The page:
Seattle remains on the lookout to add to its receiving corps.
The Seahawks brought in veteran receiver Brandon Marshall for a visit Wednesday, a source confirmed to the Times, as the team continues to look to add to its receiving corps. The news was first reported by ESPN.
But as of early Wednesday evening it was unclear if a signing was imminent.
The 34-year-old was released by the Giants last month when he reportedly refused to take a paycut. He signed a two-year, $12 million deal with the Giants prior to the 2017 season but played just five games last season due to an ankle injury and caught just 18 passes for 154 yards and no touchdowns, all totals the lowest of an NFL career that dates to 2006 — Marshall was already out for the year when Seattle beat the Giants 24-7 in New York last October.
Marshall was released with a failed physical designation and a key component of his visit to Seattle was to assess his health.
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His production had already begun to tail off even before his injury last season and the Seahawks would likely want to make a minimal investment in Marshall — surely a one-year deal at maybe not a lot more than the veteran minimum guaranteed and likely then packed with incentives.
Seattle has 10 receivers on its roster but little proven depth behind what figures to be the top three of Doug Baldwin, Tyler Lockett and Jaron Brown.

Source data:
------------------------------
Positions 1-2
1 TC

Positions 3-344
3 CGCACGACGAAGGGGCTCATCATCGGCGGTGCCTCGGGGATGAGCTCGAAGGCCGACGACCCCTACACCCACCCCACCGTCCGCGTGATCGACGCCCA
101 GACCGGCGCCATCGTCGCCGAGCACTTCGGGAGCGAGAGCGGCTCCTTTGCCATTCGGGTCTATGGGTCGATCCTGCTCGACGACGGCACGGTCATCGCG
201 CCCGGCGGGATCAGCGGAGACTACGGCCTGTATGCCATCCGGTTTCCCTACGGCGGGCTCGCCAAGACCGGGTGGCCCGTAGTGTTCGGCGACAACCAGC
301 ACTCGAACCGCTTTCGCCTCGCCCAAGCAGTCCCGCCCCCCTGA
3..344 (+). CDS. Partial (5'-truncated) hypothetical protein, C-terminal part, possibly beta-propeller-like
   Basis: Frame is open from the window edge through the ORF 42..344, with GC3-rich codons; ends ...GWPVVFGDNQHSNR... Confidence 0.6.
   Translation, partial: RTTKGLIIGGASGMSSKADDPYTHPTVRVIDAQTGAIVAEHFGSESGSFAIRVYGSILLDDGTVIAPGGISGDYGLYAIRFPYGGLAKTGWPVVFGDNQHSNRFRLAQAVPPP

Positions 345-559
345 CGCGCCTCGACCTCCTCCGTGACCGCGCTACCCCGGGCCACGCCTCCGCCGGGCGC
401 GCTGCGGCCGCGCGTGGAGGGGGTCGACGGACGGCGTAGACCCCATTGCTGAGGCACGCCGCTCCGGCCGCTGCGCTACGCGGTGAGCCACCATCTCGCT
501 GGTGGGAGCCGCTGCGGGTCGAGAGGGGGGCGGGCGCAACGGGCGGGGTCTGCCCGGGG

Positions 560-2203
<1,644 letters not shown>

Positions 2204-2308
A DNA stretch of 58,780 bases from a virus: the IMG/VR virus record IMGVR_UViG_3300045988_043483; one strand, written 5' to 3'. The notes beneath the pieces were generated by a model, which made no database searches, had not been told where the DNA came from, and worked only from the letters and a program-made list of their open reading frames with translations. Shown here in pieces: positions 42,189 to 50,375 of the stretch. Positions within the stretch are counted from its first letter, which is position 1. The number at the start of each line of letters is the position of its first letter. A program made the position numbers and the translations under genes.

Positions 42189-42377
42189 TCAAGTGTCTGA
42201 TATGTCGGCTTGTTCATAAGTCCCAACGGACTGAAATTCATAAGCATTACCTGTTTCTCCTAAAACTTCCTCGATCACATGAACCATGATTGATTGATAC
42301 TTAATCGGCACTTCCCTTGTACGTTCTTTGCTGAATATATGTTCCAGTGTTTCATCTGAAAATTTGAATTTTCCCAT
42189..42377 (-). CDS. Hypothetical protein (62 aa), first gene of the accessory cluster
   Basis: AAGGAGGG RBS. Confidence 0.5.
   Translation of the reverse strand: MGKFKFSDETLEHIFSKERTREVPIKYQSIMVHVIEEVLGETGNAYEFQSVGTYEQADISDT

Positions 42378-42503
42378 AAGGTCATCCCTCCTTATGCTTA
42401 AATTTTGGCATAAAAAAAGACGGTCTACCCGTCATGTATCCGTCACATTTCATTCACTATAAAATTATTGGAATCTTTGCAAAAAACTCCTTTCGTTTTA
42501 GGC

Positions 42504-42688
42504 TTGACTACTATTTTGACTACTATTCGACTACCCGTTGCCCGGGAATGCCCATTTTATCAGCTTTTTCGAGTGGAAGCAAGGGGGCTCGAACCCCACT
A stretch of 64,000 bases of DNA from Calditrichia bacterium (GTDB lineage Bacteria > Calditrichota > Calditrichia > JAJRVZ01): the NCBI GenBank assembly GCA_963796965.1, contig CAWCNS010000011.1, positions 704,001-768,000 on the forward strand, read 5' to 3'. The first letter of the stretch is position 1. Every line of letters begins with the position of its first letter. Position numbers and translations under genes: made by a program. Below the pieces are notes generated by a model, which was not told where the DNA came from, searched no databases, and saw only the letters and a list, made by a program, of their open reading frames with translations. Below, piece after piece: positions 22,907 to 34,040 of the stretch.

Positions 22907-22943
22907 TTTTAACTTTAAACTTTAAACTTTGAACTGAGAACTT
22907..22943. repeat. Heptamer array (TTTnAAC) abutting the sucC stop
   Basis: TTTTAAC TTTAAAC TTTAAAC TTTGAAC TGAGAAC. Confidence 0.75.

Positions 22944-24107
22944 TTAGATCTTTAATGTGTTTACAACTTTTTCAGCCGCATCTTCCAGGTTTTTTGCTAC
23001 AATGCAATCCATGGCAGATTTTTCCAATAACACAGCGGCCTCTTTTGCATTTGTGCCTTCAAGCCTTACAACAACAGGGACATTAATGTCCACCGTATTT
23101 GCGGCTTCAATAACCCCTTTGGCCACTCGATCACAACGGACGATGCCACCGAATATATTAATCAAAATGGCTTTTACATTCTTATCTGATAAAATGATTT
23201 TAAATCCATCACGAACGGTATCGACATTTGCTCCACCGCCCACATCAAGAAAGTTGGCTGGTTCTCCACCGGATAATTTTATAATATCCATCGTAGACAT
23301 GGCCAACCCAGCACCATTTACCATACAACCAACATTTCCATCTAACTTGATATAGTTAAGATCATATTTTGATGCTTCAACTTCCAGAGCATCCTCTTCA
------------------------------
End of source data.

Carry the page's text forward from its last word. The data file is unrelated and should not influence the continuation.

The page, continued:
The 6-4, 229-pound Marshall would also be taller and heavier than any receiver on the roster other than Tanner McEvoy, potentially giving the Seahawks the kind of bigger target the team is always on the search to get more of, and specifically the kind of red zone threat Seattle needs to replace what it got last year from tight end Jimmy Graham, who signed with Green Bay.
And while Marshall’s age and injury history mean Seattle won’t expect to get the Marshall of his prime, his history can’t be discounted — he has eight 1,000-yard seasons and has been named to the Pro Bowl six times, doing both most recently in 2015 when he had 109 receptions for 1,502 yards and an NFL-high 14 touchdowns.
But he also has just 77 receptions for 942 yards and three touchdowns in 20 games since then and Seattle would likely be banking on getting more of a complementary and situational role from Marshall.
One of the biggest takeaways from Marshall’s visit is that it appears to add further validity to the claims of general manager John Schneider and coach Pete Carroll that the Seahawks are not in full rebuild mode.
While Seattle has shed a number of veterans this season, the Seahawks have also signed the likes of 33-year-old defensive tackle Tom Johnson and 30-year-old tight end Ed Dickson to fill holes created by other free agent departures.
Marshall could likewise help fill a vacancy created when Paul Richardson left for Washington, signing a five-year, $40 million deal as well as Graham.
This is the second time in the Carroll era Seattle has courted Marshall.
Marshall is represented by MSWorld, whose clients also include current Seahawks Duane Brown and Marcus Smith and former Seahawk Brandon Mebane, among others.